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dc.contributor.authorRazafindramanana, J.
dc.contributor.authorEppley, Timothy M.
dc.contributor.authorRakotondrabe, R.
dc.contributor.authorRoullet, D.
dc.contributor.authorIrwin, M
dc.contributor.authorKing, T.
dc.date.accessioned2020-07-31T22:13:28Z
dc.date.available2020-07-31T22:13:28Z
dc.date.issued2020
dc.identifier.issn2307-8235
dc.identifier.doi10.2305/IUCN.UK.2020-2.RLTS.T8202A115561431.en
dc.identifier.urihttp://hdl.handle.net/20.500.12634/621
dc.description.abstractThere is a suspected population reduction of greater than or equal to 80% in this species over a three generation period (estimating the generation length to be 8 years). This time period includes both the past and the future. Causes of this reduction (which have not ceased) include continuing decline in area (through deforestation), extent and quality of habitat (selective logging), and exploitation through unsustainable levels of hunting. Furthermore, Eulemur mongoz has undergone hybridization with E. rufus in Western Betsiboka. Based on these premises, the species is listed as Critically Endangered.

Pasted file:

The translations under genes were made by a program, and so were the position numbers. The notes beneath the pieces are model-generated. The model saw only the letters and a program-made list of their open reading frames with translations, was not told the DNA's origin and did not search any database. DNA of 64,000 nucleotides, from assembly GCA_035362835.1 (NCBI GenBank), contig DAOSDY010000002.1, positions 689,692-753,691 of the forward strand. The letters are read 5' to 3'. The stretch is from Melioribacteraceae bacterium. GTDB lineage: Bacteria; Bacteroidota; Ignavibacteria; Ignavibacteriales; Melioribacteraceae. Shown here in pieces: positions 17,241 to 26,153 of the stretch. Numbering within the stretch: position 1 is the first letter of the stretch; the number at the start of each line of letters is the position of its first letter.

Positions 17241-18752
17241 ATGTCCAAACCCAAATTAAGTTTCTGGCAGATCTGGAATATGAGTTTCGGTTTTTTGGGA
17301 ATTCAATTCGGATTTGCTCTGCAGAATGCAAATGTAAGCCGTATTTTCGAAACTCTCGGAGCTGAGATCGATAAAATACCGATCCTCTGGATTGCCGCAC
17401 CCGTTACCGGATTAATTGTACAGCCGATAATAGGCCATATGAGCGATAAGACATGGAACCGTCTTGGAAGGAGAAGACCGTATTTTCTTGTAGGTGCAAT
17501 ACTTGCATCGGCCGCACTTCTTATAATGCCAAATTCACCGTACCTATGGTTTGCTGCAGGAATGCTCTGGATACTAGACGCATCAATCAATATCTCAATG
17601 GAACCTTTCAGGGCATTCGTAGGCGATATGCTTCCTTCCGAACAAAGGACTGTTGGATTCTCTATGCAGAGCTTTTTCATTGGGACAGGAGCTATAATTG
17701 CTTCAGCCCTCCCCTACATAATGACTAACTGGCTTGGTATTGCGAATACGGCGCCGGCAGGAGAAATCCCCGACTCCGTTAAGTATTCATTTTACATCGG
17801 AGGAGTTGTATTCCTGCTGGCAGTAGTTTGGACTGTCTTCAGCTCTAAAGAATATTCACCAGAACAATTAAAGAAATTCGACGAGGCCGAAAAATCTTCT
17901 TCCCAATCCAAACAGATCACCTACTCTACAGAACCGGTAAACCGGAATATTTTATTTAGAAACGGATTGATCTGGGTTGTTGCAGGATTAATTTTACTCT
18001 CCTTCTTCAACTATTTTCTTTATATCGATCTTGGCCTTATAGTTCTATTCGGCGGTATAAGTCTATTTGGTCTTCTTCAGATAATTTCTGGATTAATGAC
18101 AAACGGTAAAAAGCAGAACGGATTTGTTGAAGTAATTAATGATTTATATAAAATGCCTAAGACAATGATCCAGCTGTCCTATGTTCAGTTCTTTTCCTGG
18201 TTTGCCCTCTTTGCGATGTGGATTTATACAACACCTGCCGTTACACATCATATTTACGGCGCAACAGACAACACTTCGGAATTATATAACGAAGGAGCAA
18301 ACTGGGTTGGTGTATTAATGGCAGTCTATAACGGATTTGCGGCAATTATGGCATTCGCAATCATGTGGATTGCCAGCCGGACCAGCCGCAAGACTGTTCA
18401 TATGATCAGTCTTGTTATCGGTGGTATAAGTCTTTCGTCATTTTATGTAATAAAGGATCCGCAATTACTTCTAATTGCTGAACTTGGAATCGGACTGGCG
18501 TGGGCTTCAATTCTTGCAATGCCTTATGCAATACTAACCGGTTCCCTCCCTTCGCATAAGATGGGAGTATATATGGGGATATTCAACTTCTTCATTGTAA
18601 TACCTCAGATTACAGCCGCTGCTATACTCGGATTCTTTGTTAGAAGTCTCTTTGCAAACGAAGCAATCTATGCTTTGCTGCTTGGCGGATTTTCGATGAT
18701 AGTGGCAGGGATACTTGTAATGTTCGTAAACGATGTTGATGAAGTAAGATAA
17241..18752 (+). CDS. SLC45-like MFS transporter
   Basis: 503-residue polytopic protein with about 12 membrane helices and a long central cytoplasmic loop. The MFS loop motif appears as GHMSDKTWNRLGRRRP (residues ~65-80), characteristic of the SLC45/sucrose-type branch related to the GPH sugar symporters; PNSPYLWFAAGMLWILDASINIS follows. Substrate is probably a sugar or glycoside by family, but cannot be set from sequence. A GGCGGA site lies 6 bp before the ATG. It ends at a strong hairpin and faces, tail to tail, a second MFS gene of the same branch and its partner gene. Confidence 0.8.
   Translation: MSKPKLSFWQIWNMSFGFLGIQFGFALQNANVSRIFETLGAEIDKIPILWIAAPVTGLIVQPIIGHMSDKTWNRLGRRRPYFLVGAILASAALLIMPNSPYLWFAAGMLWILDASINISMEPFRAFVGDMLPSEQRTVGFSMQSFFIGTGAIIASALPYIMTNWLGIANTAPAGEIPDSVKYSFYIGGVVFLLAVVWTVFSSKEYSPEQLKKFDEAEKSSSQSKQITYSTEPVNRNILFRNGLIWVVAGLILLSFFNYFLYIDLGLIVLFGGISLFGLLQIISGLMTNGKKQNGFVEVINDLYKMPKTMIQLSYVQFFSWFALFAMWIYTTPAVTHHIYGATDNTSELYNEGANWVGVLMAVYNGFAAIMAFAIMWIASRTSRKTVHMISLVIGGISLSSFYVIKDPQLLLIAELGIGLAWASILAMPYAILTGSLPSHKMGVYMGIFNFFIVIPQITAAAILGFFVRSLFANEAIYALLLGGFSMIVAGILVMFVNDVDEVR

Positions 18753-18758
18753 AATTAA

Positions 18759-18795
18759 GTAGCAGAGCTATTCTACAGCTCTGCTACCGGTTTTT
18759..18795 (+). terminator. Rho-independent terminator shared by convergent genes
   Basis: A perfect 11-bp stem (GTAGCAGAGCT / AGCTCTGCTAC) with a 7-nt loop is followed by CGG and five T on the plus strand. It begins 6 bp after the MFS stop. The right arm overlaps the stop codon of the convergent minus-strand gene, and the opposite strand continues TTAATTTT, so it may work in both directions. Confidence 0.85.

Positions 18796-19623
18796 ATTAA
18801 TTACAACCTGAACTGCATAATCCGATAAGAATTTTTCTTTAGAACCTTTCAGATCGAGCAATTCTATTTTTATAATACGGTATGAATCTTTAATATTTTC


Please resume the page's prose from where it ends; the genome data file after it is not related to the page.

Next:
dc.language.isoen
dc.relation.urlhttps://www.iucnredlist.org/species/8202/115561431
dc.rightsCopyright 2020 International Union for Conservation of Nature and Natural Resources
dc.subjectLEMURS
dc.subjectENDANGERED SPECIES
dc.subjectWILDLIFE CONSERVATION
dc.subjectIUCN
dc.subjectMADAGASCAR
dc.titleMongoose lemur (Eulemur mongoz). The IUCN Red List of Threatened Species 2020
dc.title.alternativeEulemur mongoz, Mongoose Lemur
dc.typeTechnical Report
dc.source.beginpagee.T8202A115561431
dc.source.numberofpages13
dcterms.dateAccepted2020
html.description.abstractThere is a suspected population reduction of greater than or equal to 80% in this species over a three generation period (estimating the generation length to be 8 years). This time period includes both the past and the future. Causes of this reduction (which have not ceased) include continuing decline in area (through deforestation), extent and quality of habitat (selective logging), and exploitation through unsustainable levels of hunting. Furthermore, Eulemur mongoz has undergone hybridization with E. rufus in Western Betsiboka. Based on these premises, the species is listed as Critically Endangered.


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